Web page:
Have I done everything right? Absolutely not. I wish I could find a handbook that says what to do in a pandemic, social unrest, riots, COVID. It’s just not out there. I’ve talked to law enforcement experts across the country that have been doing this for 50 years, they don’t have the answer. But what I’m going to do as a chief, I’m going to keep trying and keep supporting these officers and I’m going to have their back. Because they deserve that.
DN: For 2021, will you be addressing crowd control differently? For example, last year protesters blocked off streets while protesting, but also obstructed traffic. Will you allow that to take place?
Brown: Protests are a little bit fluid and dynamic and have a mind of their own. There’s three things that we learned in those 290 events, and we’ve become very good at it. We’re not going to allow vandalism. We’re not going to allow people to destroy property. We’re not going to allow violence of any type. And we’re not going to allow vehicles to block roadways because nothing happens when we can’t respond and help out. And so with that in mind, we have our motors who can block off traffic.
Sometimes, for whatever reason, a march grows in size, 500 to 1,000 people. You can’t expect everyone to be on the sidewalk. We’ll provide the safety and we’ll block the intersections for them in the road to make sure that they can express their First Amendment rights in a safe, safe way. But if we see a situation growing or escalating, we will have a plan. And make no mistake, you may not see all the assets we have. But we will follow the intelligence, we will know exactly who and what may be going on. We’ll have our public order (unit) staged if we need. We’ll have our mobile field force staged if we need. We’re not going to let things escalate like we saw last year.
DN: Finally, what is your plan for addressing police shootings in 2021? Specifically, there seems like there is a growing problem of the people you come in contact with who are either suffering from mental illness or drug addiction or they’re using drug addiction to self-medicate their mental illness. And some of those people want to commit “suicide by cop.” So how do you balance getting these people the help they need vs. protecting your officers?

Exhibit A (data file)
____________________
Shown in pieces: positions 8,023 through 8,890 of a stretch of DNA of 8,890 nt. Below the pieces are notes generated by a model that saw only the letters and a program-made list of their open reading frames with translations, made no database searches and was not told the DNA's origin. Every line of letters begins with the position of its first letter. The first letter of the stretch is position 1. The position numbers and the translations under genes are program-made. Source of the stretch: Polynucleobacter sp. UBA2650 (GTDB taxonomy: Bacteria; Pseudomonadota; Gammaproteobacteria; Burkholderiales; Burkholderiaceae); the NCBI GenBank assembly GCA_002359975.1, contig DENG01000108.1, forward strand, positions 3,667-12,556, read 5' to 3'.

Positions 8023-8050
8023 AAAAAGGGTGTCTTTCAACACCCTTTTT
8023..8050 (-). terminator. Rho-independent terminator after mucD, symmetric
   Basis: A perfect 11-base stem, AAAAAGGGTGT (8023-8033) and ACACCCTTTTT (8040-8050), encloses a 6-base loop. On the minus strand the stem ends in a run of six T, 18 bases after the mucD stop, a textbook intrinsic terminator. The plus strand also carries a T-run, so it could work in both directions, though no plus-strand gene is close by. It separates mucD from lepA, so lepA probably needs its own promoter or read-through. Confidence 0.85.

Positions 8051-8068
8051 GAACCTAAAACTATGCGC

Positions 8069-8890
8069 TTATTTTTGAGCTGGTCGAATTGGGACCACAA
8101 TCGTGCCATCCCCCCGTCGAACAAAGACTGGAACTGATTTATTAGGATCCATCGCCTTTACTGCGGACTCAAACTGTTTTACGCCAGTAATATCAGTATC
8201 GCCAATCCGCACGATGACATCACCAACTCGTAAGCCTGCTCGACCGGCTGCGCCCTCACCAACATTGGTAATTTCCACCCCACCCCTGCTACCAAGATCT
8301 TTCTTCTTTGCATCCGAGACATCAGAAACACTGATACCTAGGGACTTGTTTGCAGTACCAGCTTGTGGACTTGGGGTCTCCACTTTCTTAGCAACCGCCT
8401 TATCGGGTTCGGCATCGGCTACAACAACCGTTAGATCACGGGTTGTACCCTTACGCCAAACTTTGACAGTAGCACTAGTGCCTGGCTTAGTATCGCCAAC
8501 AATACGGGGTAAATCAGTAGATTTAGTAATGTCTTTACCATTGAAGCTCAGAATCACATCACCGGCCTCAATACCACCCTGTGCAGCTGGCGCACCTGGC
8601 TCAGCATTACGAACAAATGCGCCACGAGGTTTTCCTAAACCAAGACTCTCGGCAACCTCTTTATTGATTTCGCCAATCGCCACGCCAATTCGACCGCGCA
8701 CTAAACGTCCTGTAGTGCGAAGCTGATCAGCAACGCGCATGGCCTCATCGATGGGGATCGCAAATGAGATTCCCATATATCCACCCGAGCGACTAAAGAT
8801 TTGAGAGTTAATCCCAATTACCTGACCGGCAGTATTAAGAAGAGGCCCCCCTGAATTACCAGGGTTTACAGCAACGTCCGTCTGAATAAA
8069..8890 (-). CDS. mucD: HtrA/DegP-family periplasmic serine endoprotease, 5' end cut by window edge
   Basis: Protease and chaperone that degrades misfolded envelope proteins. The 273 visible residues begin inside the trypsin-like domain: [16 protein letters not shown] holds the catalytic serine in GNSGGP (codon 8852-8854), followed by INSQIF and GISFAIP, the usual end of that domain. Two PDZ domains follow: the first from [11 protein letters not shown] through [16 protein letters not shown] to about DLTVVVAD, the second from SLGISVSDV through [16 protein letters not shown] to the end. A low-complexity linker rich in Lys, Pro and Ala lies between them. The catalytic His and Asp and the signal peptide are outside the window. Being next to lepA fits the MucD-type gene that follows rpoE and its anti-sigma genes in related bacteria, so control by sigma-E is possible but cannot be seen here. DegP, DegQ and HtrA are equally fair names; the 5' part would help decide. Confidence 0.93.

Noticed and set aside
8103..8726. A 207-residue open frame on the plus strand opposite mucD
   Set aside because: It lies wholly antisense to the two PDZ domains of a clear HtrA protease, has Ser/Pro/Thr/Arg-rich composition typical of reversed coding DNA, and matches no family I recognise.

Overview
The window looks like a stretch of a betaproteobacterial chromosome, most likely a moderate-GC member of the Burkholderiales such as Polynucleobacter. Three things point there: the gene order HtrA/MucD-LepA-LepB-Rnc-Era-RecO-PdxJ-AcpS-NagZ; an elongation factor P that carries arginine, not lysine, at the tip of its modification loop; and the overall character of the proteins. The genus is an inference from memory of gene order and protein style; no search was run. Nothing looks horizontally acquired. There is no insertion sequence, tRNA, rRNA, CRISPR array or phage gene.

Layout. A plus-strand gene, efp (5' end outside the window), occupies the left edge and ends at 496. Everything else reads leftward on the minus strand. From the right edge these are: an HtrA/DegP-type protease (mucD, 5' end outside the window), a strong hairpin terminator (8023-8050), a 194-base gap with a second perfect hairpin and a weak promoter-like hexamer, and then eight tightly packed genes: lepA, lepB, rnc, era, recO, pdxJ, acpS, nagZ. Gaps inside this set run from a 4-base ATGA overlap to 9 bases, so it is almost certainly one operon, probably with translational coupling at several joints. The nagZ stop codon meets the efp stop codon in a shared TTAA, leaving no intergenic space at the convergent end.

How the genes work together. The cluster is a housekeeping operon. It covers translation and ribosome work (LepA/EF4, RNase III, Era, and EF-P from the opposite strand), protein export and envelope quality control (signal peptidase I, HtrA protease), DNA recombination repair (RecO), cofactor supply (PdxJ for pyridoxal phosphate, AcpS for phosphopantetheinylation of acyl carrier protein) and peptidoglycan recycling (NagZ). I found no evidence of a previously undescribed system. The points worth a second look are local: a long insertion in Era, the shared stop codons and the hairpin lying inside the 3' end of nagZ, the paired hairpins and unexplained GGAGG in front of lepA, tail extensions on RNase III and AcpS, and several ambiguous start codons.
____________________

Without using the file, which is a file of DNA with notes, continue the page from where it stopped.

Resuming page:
Brown: That’s the $1 million question right there. What we’re going to do is do everything we can possibly do to prevent our officers from ever being in a situation where they have to use deadly force.
As you know, we have our social worker program. We have 10 social workers. We use them and we go out and use what we call a co-responder model. What we try to do is maybe help individuals that are suffering from mental illness or addiction issues because that is really the underlying issue to a lot of the homeless issues that we deal with, and a lot of the crime we see on the streets. So if we can help people into resources or into treatment, that will help down the road.
I’ll say Salt Lake City is a very forward leaning thinking organization. We recently took one of our social workers and trained her up as a hostage negotiator. We had a barricaded subject just a week ago. We talked to this individual for hours to get him to come out and surrender. We called up our social worker and brought her in, and within 45 minutes of being able to talk with this individual, he came out and surrendered. No force was used and we were able to safely handle the situation.
Salt Lake City is always looking for ways to prevent the use of force and deadly force. We just purchased and trained (250 officers) with less-lethal shotguns, which is another tool we haven’t had. We have, I believe, 75 less-lethal shotguns, and we’re putting those back out into patrol. And so, when we respond on those calls, hopefully we’ll have the tools we need to either de-escalate or intervene through negotiations, de-escalation, but we have less-lethal options as well. So we’re trying everything we can.
I wish I could say we would de-escalate and not have to use deadly force every again. I don’t think that’s the world we live in. But, as a chief to the communities we serve, our officers will employ every tactic we have — time, distance, numbers, concealment, cover — anything we can do to reduce the chance of the fact that we may have to use deadly force. We’re trying to do everything we can.
Editor’s note: After the interview, Brown corrected that the department currently has 47 less-lethal shotguns with the goal of having 75 in the near future.